Also… what I did when I found myself moving every 6 months and I finally settled in a house… I started gifting my books to family/friends. I didn’t just gift them a used book saying “here ya go!” I wrote to them… either on the inside of the cover or on another sheet of paper. I told them why I was giving this book to them, what it represented to me, and why I felt as though I wanted to give it to them. And you know something? They turned out to be beautiful gifts. Gifts I gave sometimes to even a coworker I wasn’t particularly close with but who was going through a rough patch and needed a place to escape into.

    Anyway. My two cents. Hope it helps.

  2. I don’t have an answer for you, but I feel you. Several years ago, my wife and I boxed up all of our books, got rid of some but kept most of them. And except for one bookcase-worth, we left the others in boxes through two moves, because we knew we weren’t settling down. Now we’ve moved into a house that we don’t plan on moving out of, so we bought a wall of bookcases and broke open all the boxes. I justify it to myself largely by the message I want to send to my girls about the importance of books and reading. But really, I just love having them. I may read some of them again (or, in some cases, for the first time), and even if I don’t, the books speak to me as a part of my past–where I bought a book, when I read it, whatever.

  3. Philosophically, to keep or not to keep books is one’s own struggle.

    Realistically, it’s pretty hard to sell books at a garage sale.

    I shed of about a third of our books before we did a cross-country move last year. Most of them got shoved into a bin owned by a questionable charity, just because I had nothing else to do with them. I did exhaustive research about what to do with unwanted books, and no matter how many charities you contact or used bookstores you drag your hoard to, there will always be a big pile left over that no one wants. (The Salvation Army in my area specifically doesn’t take books.)

    You can sell them one by one on Amazon if you have 20 years and many mailing envelopes. You can palm them off on friends. You can make a nice bonfire with them. But selling them at a garage sale may not be possible in the first place.

    I use the library almost exclusively now.

  4. Can’t really answer it for you, just share what i’ve done… Culled my collection down dramatically this year with the renovations to my theater room. Gave them to a local charity that has a massive book sale every year. Not every book, though. (“A Prayer for Owen Meany” is still on the small shelf in my bedroom). What criteria for ‘what to keep’? Gifts, with inscriptions i kept. Some that no longer even have meaning to me. They may go on the next round. Some that i love – my copies of “Trumpet of the Swan” and “Stuart Little” from my own childhood are staying. Damn it. A few that i haven’t read yet. Most (about 80%) went. It was sort of liberating…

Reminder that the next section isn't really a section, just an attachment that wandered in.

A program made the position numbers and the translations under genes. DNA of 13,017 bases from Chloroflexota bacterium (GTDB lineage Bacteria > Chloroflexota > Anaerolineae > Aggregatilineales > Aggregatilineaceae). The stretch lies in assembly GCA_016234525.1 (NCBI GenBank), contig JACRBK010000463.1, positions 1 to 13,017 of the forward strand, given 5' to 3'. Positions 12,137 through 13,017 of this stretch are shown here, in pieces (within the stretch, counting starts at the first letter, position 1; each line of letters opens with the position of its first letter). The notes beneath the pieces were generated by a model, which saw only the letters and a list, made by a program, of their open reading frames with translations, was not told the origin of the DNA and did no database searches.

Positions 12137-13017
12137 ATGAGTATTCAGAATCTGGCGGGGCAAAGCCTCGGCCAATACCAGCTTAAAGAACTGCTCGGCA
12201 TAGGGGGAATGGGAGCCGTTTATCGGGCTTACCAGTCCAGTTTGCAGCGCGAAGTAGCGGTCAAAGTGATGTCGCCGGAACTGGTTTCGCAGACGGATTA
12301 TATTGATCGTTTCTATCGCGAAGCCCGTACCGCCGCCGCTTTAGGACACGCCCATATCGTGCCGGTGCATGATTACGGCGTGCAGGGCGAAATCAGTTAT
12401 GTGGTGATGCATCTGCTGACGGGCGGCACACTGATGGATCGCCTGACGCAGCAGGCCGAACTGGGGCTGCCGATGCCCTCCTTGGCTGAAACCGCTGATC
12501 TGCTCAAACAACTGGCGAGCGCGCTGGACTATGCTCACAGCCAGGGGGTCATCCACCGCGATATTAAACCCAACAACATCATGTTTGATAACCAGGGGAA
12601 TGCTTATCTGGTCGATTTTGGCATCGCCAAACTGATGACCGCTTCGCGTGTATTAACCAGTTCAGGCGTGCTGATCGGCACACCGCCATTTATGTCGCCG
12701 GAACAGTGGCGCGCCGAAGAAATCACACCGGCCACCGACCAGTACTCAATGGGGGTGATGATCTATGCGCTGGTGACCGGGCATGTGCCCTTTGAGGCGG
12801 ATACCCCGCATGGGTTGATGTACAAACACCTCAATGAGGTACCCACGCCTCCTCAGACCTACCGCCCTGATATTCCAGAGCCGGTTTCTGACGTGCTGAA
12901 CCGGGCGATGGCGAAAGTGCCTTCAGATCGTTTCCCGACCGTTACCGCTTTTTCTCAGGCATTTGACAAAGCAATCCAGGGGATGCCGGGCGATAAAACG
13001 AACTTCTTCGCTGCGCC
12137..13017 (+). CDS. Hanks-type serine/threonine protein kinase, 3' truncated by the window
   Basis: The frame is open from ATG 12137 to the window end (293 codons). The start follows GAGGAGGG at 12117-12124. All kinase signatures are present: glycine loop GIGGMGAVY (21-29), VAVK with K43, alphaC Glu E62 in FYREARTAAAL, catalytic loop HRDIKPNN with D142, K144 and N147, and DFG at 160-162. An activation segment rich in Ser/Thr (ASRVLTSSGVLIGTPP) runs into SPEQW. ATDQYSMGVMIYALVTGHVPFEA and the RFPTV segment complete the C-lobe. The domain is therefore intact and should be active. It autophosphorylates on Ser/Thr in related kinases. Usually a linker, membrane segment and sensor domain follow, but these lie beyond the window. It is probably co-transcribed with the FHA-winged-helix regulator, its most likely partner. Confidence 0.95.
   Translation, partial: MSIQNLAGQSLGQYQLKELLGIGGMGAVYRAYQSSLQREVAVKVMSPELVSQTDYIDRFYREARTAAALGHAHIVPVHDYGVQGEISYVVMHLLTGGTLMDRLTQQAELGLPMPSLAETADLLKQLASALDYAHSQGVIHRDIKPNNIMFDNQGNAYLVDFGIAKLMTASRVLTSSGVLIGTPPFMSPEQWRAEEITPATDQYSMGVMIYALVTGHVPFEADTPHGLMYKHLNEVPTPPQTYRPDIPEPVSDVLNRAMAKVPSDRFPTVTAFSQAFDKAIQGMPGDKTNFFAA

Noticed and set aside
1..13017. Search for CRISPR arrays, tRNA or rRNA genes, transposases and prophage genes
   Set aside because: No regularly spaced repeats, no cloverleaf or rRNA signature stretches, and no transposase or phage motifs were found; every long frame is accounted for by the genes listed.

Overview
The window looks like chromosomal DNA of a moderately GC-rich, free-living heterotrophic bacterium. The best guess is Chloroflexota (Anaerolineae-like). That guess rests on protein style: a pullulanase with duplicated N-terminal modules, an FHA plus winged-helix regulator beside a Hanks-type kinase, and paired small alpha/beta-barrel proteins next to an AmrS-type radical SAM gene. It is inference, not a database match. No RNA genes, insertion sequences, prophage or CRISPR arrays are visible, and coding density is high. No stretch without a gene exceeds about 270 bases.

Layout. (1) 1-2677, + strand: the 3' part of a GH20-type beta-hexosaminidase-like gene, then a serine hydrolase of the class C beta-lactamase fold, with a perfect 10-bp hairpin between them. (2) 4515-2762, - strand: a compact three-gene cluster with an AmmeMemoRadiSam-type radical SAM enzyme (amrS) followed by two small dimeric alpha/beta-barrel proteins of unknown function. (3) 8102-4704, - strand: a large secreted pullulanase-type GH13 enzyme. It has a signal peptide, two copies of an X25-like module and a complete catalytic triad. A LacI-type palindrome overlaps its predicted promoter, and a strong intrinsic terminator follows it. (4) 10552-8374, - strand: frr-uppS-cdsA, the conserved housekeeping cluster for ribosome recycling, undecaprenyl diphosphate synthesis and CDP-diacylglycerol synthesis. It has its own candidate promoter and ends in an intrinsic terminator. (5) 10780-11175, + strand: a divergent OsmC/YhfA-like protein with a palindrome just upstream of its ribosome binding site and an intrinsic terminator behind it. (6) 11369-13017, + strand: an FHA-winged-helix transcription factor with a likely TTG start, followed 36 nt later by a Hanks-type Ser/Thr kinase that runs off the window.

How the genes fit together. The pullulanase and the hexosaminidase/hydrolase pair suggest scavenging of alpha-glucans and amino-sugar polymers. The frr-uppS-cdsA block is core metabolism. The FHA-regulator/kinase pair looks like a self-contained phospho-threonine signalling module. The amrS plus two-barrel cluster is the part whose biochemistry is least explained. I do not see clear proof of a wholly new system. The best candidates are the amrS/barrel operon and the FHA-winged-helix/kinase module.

and i think Katherine is right – trying to sell books at a garage sale will just annoy you. you price a favorite book at a quarter, and someone wants to haggle you to 10 cents? you’re going to get pissed off…

  5. The books that give you emotional pain just looking at them should end up piled in the crapper. Tear out the pages and use them, well, for you know… your business.

  6. Isn’t having them off in 20 minutes the whole point of hooker heels?

    I’ve been doing the book downsizing thing lately. I find the least painful way for me is to try to fill one shelf with books to give away. It’s really not hard once you get over the feeling that you have to keep them all. Repeat as desired. After a few rounds, I actually have free space in my shelves. I’m thinking of getting a knick-knack.

  7. So what did you do? Anything yet? I have no advice, only a sort of driving by a car accident curiousity…

  8. The collection remains intact. I am paralyzed by the perfect storm of indecision and ennui. (Tara, if you’re looking to grow your collection, now might be a good time to stop by for wine….)

  9. I used to own a used bookstore and every time Owen Meany would come through, I would compulsively read the first paragraph. And then the whole book. Each time. It’s that good.

  10. I can come over and help with a purge. One good reason to keep it or it goes…probably to my shelf 🙂 I mean, to a used bookstore…

  11. First I just have to ask, are you me? If your answer is “no,” are you sure? Because you sound an awful lot like I do. (My love for Owen Meany is also undying, and having read other posts on your blog, I can tell that we’d get along.) To the question at hand, if you’re really planning on moving soon-ish, I can see selling your books. I’d keep your favorite few (I have about two dozen that moved with me recently) and sell the rest. Just make absolutely sure to write down their titles and authors, so you can find them again if you ever find that you need them. (Any that don’t sell would be great to donate to a youth/battered women’s shelter, or even an interfaith hospitality network. The one I worked with through the UU fellowship in my town loved getting books.)

  12. Get rid of the books that make you sad to look at. Keep the books that make you happy. The rest, handle one by one. Does it give you a good vibe or a bad one? Does giving it away make you feel liberated or sad? Use that as your guide as to what to keep. I’m currently doing that with my huge collection and there are some books that I’m keeping, despite having on the Kindle as well, just because I love the books.